𝑌 = 𝛽0 + ∑𝑖𝛽𝑖𝑋𝑖 + ∑𝑖𝑖𝛽𝑖𝑖𝑋𝑖2 + ∑𝑖𝑗𝛽𝑖𝑗𝑋𝑖𝑋𝑗 …(2)
In the equation above 𝑌 is the predicted response, 𝛽0 is the regression coefficients, 𝛽𝑖 is the linear coefficient, 𝛽𝑖𝑖 is the quadratic coefficients, 𝛽𝑖𝑗 is the interaction coefficients, and 𝑋𝑖 is the coded levels of independent variables. However, in this study, the independent variables were coded as 𝑋1, 𝑋2, and 𝑋3. Thus, the second-order polynomial equation can be presented as Eq. 3:
𝑌 = 𝛽0 + 𝛽1𝑥1 + 𝛽2𝑥2 + 𝛽3𝑥3 + 𝛽12𝑥1𝑥2 + 𝛽13𝑥1𝑥3+ 𝛽23𝑥2𝑥3 + 𝛽11𝑥1 2 + 𝛽22𝑥2 2 + 𝛽33𝑥3 …(3)
Optimization for nano-Ag reaction by Box-Behnken statistical experimental design
To establish the best condition for biofabrication of nano-Ag to get the large mass weight of nano-silver, the biofabrication reactions set up were prepared by using the different concentration of the precursor (0.5, 1.0, 2.0M) which prepared and added to the different reductant concentration (0.5, 5.0, 10.0 % v/v), then these mixtures were incubated at different temperature (30, 40 and 50°C) in ranges of pH (5.5-6) in light or dark conditions (Table 3),Box-Behnken modeling and the final results analysis were carried out using the Microsoft Excel 2007 and essential experimental design software by multiple regression analysis to evaluate the analysis of variance (ANOVA).
Table 2. Values of the biomass production variables randomized in Box-Behnken design
Table 3. The coded and actual values of the studied variables at various levels
|F1||Precursor concentration (M)||0.5||1||2|
|F2||Reductant concentration (v/v)||0.5%||5%||10%|
Large scale batch fermentation for biomass production
The most common fermentation system is the batch fermentation, due to its simplicity and low cost. This is a closed system in which there is no input or output of materials, and the microbial population cell density increased constantly until exhaustion of some nutrient components of the culture medium which decreased over time and the produced bioactive compounds during growth increased in the culture medium 21, 23. The scale-up process was automated through a computer aided data bioprocessing system Bio Command ((BIOFLO® 310) multi-process management program. The bioreactor was initially contained 4.6 Liter of optimized medium and autoclaved for 20 min at 121°C. There are several mathematical relationships of specific growth rate coefficient to the concentration of growth-limiting nutrient 23.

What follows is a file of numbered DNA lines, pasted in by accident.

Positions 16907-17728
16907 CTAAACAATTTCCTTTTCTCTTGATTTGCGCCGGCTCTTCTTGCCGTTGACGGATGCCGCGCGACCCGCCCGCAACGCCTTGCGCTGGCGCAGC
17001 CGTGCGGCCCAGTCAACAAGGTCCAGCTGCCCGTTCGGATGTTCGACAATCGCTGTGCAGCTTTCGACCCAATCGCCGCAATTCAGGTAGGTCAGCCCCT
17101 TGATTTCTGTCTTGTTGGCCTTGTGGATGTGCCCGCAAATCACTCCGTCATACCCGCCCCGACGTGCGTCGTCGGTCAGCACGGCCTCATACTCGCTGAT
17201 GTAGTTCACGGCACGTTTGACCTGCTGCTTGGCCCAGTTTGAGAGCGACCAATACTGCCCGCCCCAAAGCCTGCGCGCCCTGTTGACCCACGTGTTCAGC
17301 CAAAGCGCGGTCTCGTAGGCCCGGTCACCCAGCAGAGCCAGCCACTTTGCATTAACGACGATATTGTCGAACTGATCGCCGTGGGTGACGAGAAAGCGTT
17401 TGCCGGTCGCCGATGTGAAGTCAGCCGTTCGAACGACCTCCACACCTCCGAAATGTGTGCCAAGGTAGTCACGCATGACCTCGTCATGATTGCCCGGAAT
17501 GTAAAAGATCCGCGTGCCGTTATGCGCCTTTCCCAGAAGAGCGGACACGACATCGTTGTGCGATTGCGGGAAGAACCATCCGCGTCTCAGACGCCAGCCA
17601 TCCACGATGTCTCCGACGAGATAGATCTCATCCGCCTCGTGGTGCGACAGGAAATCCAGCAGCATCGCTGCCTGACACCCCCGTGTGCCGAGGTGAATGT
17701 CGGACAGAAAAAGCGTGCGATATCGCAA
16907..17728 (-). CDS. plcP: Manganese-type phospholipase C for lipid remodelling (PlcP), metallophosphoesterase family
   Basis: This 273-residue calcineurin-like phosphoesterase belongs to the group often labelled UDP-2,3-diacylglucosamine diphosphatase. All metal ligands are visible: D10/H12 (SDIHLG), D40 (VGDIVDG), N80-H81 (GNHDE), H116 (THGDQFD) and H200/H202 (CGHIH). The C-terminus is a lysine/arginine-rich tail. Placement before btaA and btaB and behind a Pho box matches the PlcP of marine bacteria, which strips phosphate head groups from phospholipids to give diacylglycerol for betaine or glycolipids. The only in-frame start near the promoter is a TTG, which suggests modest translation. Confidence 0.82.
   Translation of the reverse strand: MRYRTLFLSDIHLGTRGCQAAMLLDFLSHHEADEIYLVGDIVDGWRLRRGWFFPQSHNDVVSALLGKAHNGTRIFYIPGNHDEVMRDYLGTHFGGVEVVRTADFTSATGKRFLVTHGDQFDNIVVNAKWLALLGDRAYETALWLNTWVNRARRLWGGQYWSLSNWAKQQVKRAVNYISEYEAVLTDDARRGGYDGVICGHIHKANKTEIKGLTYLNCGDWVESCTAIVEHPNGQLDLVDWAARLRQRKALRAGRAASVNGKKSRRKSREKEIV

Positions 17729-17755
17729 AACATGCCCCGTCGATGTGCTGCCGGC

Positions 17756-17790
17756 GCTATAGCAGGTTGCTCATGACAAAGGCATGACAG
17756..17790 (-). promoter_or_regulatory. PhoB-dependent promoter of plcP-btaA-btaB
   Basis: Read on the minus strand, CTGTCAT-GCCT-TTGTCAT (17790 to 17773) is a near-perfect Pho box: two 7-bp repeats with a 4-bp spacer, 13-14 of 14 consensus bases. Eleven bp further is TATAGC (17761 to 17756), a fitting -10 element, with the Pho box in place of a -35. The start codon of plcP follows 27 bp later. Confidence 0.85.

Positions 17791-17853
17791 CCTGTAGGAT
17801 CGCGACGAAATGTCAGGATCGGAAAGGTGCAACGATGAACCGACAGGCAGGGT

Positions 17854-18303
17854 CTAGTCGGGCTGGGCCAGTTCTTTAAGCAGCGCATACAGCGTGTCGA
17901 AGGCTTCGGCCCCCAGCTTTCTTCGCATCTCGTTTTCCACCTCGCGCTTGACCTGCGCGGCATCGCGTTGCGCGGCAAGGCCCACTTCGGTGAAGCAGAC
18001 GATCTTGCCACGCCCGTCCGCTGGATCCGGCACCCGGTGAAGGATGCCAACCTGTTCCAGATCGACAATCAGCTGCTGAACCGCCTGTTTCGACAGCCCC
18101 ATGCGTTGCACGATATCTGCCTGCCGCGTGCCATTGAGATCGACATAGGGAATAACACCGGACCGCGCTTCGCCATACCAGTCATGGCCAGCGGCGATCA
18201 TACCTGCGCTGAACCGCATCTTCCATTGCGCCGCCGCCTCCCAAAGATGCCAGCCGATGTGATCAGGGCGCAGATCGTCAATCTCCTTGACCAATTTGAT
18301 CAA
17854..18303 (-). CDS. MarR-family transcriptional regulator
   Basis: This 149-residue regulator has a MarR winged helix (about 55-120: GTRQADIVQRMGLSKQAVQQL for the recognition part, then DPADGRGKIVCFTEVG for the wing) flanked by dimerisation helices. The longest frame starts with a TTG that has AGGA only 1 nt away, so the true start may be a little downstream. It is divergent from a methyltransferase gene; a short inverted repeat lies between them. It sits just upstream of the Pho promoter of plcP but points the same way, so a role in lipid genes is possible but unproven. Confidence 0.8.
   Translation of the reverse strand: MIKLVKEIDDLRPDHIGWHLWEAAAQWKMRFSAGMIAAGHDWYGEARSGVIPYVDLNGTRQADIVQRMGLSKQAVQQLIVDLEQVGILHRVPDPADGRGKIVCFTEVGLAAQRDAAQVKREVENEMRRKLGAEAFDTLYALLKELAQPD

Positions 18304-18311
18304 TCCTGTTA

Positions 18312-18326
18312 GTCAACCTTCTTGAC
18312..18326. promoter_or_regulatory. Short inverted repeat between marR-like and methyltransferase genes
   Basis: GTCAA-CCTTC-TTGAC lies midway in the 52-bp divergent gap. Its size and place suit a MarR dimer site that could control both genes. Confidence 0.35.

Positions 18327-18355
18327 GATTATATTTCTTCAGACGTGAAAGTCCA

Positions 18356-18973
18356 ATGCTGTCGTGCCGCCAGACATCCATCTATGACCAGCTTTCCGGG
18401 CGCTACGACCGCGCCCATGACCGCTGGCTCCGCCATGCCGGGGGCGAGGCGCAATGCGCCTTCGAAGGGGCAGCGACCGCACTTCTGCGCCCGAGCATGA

Application of nano-Ag against multidrug-resistant human pathogens in vitro
The antimicrobial activity of the pure nano-Ag (μg/ml) was evaluated using the well diffusion method 14, 32 against tested multidrug-resistant human pathogens. Briefly, PDA plates and MHA ager plates were prepared and, subsequently, 100µl of fungal inoculums (1-5 x 106 CFU/ml) and bacterial inoculums of 1×108 CFU/ml were uniformly spread onto the plates. Then, a 50µl aliquot of nano-Ag solution was loaded into wells. The plates were then incubated at 30ºC for 24-72hr. Finally, the inhibition halo was measured.
Minimal inhibitory concentration (MIC)
Antimicrobial activity of nano-Ag was examined using the standard broth dilution method 43 according to the Clinical and Laboratory Standards Institute. The MIC was determined in LB broth using serial two-fold dilutions of nano-Ag in concentrations ranging from 200 to 10µg/ml; initial bacterial inoculums were (1×108CFU/ml,0.5 McFarland’s standard) and the time and temperature of incubation being 24hr at 37°C, respectively. The MIC is the lowest concentration of antimicrobial agents that completely visually inhibits 99% growth of the microorganisms. The MIC measurement was done in triplicate to confirm the value of MIC for each tested bacteria 1.
Minimal bactericidal concentration (MBC)
After MIC determination of the nano-Ag tested, aliquots of 100µl from all tubes in which no visible bacterial growth was observed were seeded in LB agar plates not supplemented with nano-Ag and were incubated for 24hr at 37°C. The MBC endpoint is defined as the lowest concentration of antimicrobial agent that kills 100% of the bacterial population 36.
Minimum fungicidal concentration (MFC)
In this case, MIC was the lowest concentration of nano-Ag that resulted in visual inhibition of fungal growth. The determination of the minimum fungicidal concentration (MFC) was performed after 48hr of treatment with the inhibitory concentrations used in the broth micro dilution assay. An aliquot of all treatments was transferred onto PDA plates. The plates were incubated at 30ºC for 72hr and the MFC was determined. MFC means the lower concentration which showed no fungal growth18.
MIC, MFC and MBC tests were performed in triplicate, and the results were expressed as the mean. Student’s‘t’ test was used to compare these results. P values lower than 0.05 were considered significant
Results and Discussion
Isolation and screening of Actinomycetes for the bio-fabrication of nano-Ag and its efficiency as an antimicrobial agent
A total of different 16 Actinomyces were isolated from collected sediments and soil samples, coded and checked for their ability to produce silver nanoparticles. Among the tested isolates, only E3.2 isolate showed the ability to fabricate more effective nano-Ag as an antimicrobial agent against human pathogenic bacteria and fungi (Table 4, 5). The Ag+ ions reduction was evidently noticeable when AgNO3 was added to the E3.2 supernatant, and the color changed from yellow to dark brown compared to no color development for the control. Due to the reduction of Ag+ ions and formation of surface plasmon resonance (SPR) in the reaction mixture, while no color change appeared in E3.2 culture filtrates without silver nitrate. Synthesis of nano-silver was confirmed as indicated by UV-Visible spectra (at a range of 300nm-600nm) of the reaction mixture after 24hr. The UV-Vis spectrum showed SPR peak of silver nanoparticles at 420nm (Fig.1). Other studies reported same color change during the extracellular biosynthesis of nano-Ag 18, 26. The synthesis of nanoparticles by Actinomycetes has many advantages as they are safe to handle, easily available, and possess variable metabolites that may help in the reduction. Moreover, these particles have innumerable applications 24.